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Aging Cell. 2012 Dec;11(6):1094-101. doi: 10.1111/acel.12011. Epub 2012 Oct 11.

Common genetic variants of the β2-adrenergic receptor affect its translational efficiency and are associated with human longevity.

Author information

1
Department of Human Population Genetics, Institute of Molecular Medicine, Peking University, 5 Yiheyuan Road, Beijing, 100871, China.

Abstract

β-adrenoceptors are the common pharmacological targets for the treatment of cardiovascular diseases and asthma. Genetic modifications of β-adrenergic system in engineered mice affect their lifespan. Here, we tested whether genes encoding for key components of the β-adrenergic signaling pathway are associated with human longevity. We performed a 10-year follow-up study of the Chinese longitudinal healthy longevity survey. The Han Chinese population in this study consisted of 963 long-lived and 1028 geography-matched young individuals. Sixteen SNPs from ADRB1, ADRB2, ADCY5, ADCY6, and MAPK1 were selected and genotyped. Two SNPs, rs1042718 (C/A) and rs1042719 (G/C), of ADRB2 in linkage disequilibrium (D' = 1.0; r2 = 0.67) were found to be associated with enhanced longevity in men in two geographically isolated populations. Bonferroni-corrected P-values in a combined analysis were 0.00053-0.010. Men with haplotype A-C showed an increased probability to become centenarians (the frequency of A-C in long-lived and young individuals are 0.332 and 0.250, respectively, OR = 1.49, CI 95% = 1.17-1.88, P = 0.0007), in contrast to those with haplotype C-G (the frequency of C-G in long-lived and young individuals are 0.523 and 0.635, respectively, OR = 0.63, CI 95% = 0.51-0.78, P = 0.000018). The permuted P-values were 0.00005 and 0.0009, respectively. ADRB2 encodes the β2-adrenergic receptor; the haplotype A-C markedly reduced its translational efficiency compared with C-G (P = 0.002) in transfected HEK293 cells. Thus, our data indicate that enhanced production of β2-adrenergic receptors caused by genetic variants is inversely associated with human lifespan.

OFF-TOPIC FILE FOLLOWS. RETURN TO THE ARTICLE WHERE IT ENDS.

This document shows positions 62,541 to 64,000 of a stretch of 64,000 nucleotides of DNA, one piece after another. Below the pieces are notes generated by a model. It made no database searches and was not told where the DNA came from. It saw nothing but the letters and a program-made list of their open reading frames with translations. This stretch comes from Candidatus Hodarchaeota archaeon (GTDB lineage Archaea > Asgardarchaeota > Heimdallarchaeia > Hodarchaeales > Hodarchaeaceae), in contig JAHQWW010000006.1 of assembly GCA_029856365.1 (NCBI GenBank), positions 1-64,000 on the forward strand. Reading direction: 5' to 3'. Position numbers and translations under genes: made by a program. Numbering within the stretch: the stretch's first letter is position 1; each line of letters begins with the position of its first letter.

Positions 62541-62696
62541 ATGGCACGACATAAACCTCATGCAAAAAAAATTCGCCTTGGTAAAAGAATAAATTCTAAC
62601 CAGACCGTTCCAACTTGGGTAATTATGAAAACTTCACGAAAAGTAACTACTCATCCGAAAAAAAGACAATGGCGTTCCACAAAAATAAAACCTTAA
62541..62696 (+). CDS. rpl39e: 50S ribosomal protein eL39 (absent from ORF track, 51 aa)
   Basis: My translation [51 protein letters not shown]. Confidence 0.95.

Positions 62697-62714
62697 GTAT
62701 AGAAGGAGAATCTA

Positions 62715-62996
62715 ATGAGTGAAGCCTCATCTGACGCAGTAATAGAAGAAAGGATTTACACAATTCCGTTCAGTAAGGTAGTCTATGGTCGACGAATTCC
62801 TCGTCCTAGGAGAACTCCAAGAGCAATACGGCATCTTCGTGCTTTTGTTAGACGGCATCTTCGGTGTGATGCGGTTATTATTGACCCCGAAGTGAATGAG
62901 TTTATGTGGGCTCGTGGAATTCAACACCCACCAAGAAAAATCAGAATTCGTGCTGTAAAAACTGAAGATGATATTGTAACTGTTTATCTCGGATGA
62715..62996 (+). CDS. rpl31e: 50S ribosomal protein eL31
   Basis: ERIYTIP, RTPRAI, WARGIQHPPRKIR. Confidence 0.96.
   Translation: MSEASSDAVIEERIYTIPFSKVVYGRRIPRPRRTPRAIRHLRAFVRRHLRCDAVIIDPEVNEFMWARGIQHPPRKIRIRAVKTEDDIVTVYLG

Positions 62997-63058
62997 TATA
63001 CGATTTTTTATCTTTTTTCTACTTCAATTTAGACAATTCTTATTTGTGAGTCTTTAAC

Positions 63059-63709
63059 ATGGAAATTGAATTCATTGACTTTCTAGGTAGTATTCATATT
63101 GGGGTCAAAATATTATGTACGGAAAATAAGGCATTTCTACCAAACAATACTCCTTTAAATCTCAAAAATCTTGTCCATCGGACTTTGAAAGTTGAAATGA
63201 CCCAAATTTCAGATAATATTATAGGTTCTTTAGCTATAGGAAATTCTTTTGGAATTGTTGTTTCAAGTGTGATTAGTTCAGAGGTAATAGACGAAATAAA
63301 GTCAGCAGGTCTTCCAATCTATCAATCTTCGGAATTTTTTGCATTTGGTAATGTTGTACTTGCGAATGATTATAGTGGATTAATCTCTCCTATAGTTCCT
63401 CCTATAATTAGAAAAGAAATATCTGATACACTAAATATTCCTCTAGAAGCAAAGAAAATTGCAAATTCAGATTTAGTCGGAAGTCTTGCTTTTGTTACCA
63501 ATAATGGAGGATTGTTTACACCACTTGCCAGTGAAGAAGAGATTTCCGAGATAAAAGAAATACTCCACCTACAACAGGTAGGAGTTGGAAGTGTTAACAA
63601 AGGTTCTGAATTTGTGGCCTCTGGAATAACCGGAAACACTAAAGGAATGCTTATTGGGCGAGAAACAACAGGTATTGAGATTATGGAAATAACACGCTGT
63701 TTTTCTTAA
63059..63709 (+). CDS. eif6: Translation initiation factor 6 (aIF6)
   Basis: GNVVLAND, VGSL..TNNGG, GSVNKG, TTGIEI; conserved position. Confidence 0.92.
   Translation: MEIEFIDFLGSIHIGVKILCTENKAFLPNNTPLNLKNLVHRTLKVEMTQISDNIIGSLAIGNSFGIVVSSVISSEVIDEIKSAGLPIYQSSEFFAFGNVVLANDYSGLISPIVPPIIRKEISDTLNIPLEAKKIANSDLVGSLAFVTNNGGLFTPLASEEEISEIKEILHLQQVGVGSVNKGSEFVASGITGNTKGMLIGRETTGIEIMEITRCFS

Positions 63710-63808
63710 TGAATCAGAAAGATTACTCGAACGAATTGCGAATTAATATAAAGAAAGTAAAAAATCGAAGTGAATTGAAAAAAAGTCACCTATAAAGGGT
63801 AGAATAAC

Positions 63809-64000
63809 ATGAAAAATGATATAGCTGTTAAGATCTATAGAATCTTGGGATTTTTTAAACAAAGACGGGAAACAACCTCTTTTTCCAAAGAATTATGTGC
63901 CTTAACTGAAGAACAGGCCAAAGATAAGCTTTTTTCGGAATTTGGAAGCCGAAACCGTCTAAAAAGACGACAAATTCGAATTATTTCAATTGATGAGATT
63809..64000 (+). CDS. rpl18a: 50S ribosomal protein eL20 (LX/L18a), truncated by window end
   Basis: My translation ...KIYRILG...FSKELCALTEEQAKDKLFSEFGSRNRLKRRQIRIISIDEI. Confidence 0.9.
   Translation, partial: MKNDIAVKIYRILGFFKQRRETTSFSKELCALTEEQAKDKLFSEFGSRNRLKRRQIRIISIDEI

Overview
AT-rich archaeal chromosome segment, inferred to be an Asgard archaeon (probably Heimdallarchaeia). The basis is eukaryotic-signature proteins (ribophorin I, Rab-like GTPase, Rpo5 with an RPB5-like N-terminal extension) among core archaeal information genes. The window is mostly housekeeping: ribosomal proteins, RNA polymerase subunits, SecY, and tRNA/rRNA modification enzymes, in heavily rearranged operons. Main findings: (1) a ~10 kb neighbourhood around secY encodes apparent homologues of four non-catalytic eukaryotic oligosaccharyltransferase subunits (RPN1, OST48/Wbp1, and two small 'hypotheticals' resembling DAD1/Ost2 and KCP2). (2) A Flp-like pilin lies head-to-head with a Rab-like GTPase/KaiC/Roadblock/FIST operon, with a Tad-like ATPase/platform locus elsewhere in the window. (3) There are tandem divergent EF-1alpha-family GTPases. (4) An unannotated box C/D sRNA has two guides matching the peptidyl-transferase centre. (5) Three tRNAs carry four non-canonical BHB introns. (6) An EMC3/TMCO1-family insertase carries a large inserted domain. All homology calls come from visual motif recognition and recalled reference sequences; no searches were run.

PMID:
23020224
PMCID:
PMC3633790
DOI:
10.1111/acel.12011
[Indexed for MEDLINE]
Free PMC Article

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